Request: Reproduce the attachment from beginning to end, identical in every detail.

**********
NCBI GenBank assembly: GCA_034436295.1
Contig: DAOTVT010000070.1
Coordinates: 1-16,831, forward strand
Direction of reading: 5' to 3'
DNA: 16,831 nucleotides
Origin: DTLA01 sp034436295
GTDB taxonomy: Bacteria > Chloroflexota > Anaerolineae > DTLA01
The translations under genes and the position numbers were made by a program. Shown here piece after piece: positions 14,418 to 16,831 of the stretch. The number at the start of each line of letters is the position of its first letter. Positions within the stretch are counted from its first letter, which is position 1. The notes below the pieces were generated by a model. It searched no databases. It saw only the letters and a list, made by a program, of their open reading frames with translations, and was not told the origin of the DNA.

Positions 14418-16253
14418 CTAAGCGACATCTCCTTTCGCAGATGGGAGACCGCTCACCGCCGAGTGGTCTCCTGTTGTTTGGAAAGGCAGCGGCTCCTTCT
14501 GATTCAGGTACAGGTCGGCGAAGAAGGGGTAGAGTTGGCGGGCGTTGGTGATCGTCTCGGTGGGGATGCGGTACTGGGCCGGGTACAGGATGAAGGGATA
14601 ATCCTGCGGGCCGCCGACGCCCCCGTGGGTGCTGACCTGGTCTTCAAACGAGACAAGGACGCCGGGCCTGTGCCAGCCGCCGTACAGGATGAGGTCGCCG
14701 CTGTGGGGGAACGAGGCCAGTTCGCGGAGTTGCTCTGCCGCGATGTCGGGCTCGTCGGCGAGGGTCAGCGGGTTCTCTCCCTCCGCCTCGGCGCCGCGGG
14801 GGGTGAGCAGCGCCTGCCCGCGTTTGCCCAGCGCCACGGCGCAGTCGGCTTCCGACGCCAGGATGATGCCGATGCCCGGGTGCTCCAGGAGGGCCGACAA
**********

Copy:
NCBI GenBank assembly: GCA_034436295.1
Contig: DAOTVT010000070.1
Coordinates: 1-16,831, forward strand
Direction of reading: 5' to 3'
DNA: 16,831 nucleotides
Origin: DTLA01 sp034436295
GTDB taxonomy: Bacteria > Chloroflexota > Anaerolineae > DTLA01
The translations under genes and the position numbers were made by a program. Shown here piece after piece: positions 14,418 to 16,831 of the stretch. The number at the start of each line of letters is the position of its first letter. Positions within the stretch are counted from its first letter, which is position 1. The notes below the pieces were generated by a model. It searched no databases. It saw only the letters and a list, made by a program, of their open reading frames with translations, and was not told the origin of the DNA.

Positions 14418-16253
14418 CTAAGCGACATCTCCTTTCGCAGATGGGAGACCGCTCACCGCCGAGTGGTCTCCTGTTGTTTGGAAAGGCAGCGGCTCCTTCT
14501 GATTCAGGTACAGGTCGGCGAAGAAGGGGTAGAGTTGGCGGGCGTTGGTGATCGTCTCGGTGGGGATGCGGTACTGGGCCGGGTACAGGATGAAGGGATA
14601 ATCCTGCGGGCCGCCGACGCCCCCGTGGGTGCTGACCTGGTCTTCAAACGAGACAAGGACGCCGGGCCTGTGCCAGCCGCCGTACAGGATGAGGTCGCCG
14701 CTGTGGGGGAACGAGGCCAGTTCGCGGAGTTGCTCTGCCGCGATGTCGGGCTCGTCGGCGAGGGTCAGCGGGTTCTCTCCCTCCGCCTCGGCGCCGCGGG
14801 GGGTGAGCAGCGCCTGCCCGCGTTTGCCCAGCGCCACGGCGCAGTCGGCTTCCGACGCCAGGATGATGCCGATGCCCGGGTGCTCCAGGAGGGCCGACAA